The University of Notre Dame had cause for its anxiety leading up to last week’s big debate between the New Atheist polemicist Sam Harris and the evangelical philosopher William Lane Craig. It’s said that all publicity is good publicity, but one needn’t strain too hard to find an exception—least of all in the history of God debates.
The great 1925 Scopes “monkey trial” in Dayton, Tennessee, was instigated by a cabal of locals looking to drum up some business. They got it. Two giants descended on Dayton to defend God and evolution, respectively, and reporters from all the big cities came with them, filling up the hotels. But, mostly, their condescending dispatches only antagonized pious small-towners there and around the country. By the end, most people in Dayton wished it had never happened.
Ditto for Dover, Pennsylvania, in 2005. Even before the trial there about Intelligent Design theory had ended, the school board members who’d started ilit were voted out of office. Pat Robertson warned on TV, “You just voted God out of your city.” The whole thing was a mess.
Notre Dame didn’t need another publicity flap. “It’s like Obama coming,” a student told me. By that, of course, he was referring to the president’s commencement address in 2009, which captured national attention. Those who weren’t offended that an abortion-rights politician should be honored at a Catholic institution were embarrassed by those who were. Again, for all concerned, a mess.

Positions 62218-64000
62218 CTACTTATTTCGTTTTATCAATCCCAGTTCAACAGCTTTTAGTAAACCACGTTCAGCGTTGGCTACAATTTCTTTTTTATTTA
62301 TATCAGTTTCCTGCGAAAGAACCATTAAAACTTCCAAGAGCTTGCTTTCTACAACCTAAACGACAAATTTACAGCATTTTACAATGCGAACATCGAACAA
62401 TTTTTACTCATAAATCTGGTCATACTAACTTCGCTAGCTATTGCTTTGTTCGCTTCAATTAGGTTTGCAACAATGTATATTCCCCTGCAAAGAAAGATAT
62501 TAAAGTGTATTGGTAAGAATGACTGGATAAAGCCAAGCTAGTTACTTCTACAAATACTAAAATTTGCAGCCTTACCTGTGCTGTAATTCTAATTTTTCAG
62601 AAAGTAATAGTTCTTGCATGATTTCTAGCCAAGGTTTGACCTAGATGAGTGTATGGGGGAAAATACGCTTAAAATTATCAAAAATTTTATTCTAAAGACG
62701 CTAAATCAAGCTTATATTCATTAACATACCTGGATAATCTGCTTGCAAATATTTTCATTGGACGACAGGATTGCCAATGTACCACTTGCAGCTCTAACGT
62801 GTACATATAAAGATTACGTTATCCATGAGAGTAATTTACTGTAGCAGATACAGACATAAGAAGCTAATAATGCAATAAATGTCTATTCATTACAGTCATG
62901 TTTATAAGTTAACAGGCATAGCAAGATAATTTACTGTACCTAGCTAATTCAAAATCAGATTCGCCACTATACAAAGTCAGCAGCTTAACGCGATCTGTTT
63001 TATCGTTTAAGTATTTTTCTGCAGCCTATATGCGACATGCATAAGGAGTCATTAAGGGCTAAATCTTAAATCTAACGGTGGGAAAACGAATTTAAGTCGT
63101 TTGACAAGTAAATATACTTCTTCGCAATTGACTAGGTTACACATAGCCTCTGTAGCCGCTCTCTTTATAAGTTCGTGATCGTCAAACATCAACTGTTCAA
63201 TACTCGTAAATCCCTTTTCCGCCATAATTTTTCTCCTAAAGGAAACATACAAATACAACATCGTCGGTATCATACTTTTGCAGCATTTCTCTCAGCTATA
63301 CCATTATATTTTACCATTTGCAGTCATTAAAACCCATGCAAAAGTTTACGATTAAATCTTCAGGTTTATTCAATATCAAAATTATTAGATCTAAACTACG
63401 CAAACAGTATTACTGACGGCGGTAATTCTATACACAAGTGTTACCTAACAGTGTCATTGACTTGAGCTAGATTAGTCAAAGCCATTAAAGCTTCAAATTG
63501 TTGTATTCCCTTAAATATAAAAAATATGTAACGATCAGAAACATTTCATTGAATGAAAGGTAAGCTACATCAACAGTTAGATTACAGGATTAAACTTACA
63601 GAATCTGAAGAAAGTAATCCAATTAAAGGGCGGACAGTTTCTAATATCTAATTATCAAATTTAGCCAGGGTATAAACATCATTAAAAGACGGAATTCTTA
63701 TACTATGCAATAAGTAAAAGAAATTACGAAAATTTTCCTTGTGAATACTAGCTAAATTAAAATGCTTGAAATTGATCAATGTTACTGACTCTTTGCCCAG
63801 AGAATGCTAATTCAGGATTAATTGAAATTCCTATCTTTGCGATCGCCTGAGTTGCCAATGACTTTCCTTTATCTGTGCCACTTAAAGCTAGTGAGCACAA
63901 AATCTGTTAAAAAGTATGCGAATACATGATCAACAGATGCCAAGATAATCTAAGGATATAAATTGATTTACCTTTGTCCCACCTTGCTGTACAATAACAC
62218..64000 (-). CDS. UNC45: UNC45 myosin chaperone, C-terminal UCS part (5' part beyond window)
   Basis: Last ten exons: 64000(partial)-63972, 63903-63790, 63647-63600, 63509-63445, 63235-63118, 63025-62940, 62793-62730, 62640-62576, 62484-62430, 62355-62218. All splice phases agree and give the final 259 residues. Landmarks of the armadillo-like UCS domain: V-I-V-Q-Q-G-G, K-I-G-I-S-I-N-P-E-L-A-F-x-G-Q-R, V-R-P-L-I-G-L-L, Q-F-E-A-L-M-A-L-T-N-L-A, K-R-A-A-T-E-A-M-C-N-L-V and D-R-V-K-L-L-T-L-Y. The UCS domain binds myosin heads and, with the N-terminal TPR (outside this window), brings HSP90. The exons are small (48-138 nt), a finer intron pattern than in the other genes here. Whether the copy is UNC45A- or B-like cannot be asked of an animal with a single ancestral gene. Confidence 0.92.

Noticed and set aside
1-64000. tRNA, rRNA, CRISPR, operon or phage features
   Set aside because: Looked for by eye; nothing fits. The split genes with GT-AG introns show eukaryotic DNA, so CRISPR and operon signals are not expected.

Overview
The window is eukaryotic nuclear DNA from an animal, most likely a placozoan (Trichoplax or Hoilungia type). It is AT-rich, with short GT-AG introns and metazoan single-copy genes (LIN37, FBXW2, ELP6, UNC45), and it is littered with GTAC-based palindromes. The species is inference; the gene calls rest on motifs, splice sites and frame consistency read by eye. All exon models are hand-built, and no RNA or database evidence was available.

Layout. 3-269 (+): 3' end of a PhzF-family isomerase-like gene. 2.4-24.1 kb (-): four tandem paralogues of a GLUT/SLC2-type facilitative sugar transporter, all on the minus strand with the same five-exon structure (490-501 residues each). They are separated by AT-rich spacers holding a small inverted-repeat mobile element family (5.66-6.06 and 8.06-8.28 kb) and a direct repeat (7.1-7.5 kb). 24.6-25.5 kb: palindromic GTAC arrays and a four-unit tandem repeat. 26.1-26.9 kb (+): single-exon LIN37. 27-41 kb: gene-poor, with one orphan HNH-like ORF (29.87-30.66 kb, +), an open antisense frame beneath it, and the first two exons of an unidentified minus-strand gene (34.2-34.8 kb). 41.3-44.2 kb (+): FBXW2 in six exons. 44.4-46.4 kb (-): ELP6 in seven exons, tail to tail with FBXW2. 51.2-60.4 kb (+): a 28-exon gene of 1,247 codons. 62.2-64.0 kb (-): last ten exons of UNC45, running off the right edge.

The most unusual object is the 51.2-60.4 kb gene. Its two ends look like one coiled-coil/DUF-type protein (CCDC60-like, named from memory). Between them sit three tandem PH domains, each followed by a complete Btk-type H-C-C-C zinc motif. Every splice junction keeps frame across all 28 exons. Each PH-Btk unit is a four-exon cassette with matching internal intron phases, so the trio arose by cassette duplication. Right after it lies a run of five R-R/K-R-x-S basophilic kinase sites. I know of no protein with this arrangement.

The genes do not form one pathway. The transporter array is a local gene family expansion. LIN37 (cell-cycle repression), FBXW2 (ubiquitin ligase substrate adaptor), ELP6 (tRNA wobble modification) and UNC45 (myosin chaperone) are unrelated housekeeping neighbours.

These kinds of debates are actually fairly common at campuses and churches around the country. They’re unfailingly popular, and YouTube is littered with tapings of them, which junkies like me collect and argue about like trading cards. But I especially anticipated this one. Never before had these two crusaders faced each other. All the better that it was happening at a flagship Catholic school, lately accustomed to being a flashpoint in the culture wars.
Weeks in advance, the campus lit up with controversy. Neither debater was Catholic, some complained, so the religion of Notre Dame and most of its students wouldn’t have anyone to root for. Others felt that the very idea of a debate like this offends the subtlety and dignity of the questions at stake. Still others simply considered one or both of the chosen debaters an idiot.